How to Find Free Legal Forms Online - And Use Them Safely

People who search the Internet for free legal forms often find the experience to be a bit frustrating.

While there are some legal forms available, often the search engine results for a search for a "free legal form" lead to a site which sells forms. Even when a free or sample form is provided, it may not fit the needs of the person seeking the form, or may be written for the laws of a different state.

Many Free Forms Are Available Online

While most jurisdictions (and a lot of websites) offer free simple will forms, or power of attorney forms, it is usually harder to find form contracts, leases, or other such documents. Searches may not produce any meaningful results, or produce a list of form vendors. And usually if you want to buy a form, you are better off (and save money) by buying the forms at a local office supply store rather than online - at least that way you can see what you're getting before you pay, and you know the publisher has made a product which is suited to your state.

The best way to find free forms is not by entering a search for "free legal form", or something similar - it is by taking a sample of the text which usually appears on a form, and entering that as your search query. You are much more likely to end up with a form that has actually been used - that is, one in which the parties' names appear in the form - and will have to edit out that information before you can use the form. But you are also quite likely to find a form that is free.

By way of example, if you are looking for a free real estate form, such as a rental agreement or a lease for an apartment, and you type the search:

free lease form

You may get some generic forms, but you will often find that the forms offered are meant as an enticement to convince you to buy a set of forms or downloadable form, and the form you find may not be specific to your state. You will also find probably find agreements to lease objects, such as office furniture, instead of real estate.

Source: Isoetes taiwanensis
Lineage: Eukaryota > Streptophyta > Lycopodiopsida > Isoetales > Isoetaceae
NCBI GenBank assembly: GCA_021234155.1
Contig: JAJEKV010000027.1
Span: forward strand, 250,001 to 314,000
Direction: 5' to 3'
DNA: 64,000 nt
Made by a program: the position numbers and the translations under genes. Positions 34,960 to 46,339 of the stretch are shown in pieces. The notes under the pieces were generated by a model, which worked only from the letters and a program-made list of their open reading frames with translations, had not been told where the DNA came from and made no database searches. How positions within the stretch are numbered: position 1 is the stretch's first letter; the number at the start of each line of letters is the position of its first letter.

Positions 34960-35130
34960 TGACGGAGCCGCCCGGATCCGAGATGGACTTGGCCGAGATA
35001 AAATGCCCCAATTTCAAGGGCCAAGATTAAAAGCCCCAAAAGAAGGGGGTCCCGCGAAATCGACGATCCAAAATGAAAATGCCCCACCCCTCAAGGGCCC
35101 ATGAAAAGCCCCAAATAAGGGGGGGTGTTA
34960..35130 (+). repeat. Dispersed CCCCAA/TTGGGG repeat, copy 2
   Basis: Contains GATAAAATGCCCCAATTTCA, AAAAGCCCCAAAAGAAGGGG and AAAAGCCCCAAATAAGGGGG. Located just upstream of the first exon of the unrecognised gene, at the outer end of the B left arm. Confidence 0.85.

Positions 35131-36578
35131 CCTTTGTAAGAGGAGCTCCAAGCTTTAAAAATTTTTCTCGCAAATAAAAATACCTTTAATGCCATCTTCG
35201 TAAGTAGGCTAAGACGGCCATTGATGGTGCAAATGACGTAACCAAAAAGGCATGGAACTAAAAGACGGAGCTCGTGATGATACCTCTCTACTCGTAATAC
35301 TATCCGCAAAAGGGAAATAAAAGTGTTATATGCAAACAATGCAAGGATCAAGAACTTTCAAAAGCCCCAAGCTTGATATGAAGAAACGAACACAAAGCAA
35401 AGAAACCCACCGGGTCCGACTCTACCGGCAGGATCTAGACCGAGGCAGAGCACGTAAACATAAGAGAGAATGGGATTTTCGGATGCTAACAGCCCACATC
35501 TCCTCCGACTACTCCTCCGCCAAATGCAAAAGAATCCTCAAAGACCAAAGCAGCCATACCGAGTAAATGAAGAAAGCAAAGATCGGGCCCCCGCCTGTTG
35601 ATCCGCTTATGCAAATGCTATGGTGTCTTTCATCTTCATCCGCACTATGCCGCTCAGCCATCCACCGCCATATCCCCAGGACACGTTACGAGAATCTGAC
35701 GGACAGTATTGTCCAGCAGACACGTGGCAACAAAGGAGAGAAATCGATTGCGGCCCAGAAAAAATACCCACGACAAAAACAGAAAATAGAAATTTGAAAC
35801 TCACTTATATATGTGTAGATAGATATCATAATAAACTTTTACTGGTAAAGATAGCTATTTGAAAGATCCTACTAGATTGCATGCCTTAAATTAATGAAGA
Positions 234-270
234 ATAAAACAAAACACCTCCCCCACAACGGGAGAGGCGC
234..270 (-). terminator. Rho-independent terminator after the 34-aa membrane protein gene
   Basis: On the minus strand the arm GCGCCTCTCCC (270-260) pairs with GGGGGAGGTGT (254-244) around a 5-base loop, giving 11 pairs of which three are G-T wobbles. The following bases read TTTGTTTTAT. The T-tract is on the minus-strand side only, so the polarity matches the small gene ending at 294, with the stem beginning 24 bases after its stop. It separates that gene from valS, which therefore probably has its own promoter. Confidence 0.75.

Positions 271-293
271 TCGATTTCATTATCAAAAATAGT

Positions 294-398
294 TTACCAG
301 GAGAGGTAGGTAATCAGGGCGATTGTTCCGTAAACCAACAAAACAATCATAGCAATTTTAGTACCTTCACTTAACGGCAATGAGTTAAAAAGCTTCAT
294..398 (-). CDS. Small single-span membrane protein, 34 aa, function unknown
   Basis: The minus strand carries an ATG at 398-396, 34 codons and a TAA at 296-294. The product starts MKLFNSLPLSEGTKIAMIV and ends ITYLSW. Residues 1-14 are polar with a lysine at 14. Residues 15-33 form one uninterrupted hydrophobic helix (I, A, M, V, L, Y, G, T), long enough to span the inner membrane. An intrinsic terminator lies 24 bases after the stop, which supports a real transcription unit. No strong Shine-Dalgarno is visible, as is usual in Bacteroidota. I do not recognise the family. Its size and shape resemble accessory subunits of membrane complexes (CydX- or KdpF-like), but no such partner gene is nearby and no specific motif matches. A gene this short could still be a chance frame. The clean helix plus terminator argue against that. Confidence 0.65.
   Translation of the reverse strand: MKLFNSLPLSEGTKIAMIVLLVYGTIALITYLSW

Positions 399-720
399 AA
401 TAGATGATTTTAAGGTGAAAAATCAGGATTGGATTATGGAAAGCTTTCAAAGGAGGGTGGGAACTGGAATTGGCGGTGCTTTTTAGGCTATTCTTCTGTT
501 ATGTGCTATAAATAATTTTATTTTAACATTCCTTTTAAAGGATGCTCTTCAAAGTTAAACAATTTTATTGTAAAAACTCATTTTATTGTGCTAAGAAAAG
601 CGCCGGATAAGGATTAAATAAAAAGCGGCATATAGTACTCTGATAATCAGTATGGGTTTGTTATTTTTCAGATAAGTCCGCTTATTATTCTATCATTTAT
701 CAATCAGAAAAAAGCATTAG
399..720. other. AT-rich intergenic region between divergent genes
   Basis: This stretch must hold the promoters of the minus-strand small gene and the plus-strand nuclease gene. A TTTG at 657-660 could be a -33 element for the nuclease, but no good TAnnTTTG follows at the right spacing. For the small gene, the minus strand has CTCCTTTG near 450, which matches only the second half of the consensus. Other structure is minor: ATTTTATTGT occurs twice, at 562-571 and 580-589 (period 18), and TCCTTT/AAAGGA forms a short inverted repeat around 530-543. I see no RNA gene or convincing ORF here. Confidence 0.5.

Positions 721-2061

The key to finding good forms, specific to your community, is to use language which almost always appears on the form, and search for that language along with the name of your state or province. For example, residential leases almost always prohibit a tenant from subleasing property without permission from the landlord.

Thus, if you instead search for:

Michigan tenant may not sublet without written consent

Your search results will include forms used by actual Michigan landlords, and possibly a few other genuinely free form leases. Similarly, in searching for other forms of contract, adding language from standard contract clauses will help produce real contract forms, not glorified ads for forms vendor sites.

The Battle of the Forms

Please be aware when using any free or standardized form product, whether you purchase it online, in a store, or download it from the Internet, that the form is probably written from a specific perspective.

It may be unusual to think of a legal form as having a perspective, but the fact is that most forms are written by one or the other party to a contract, and they write the form such that the terms of the agreement work in their favor.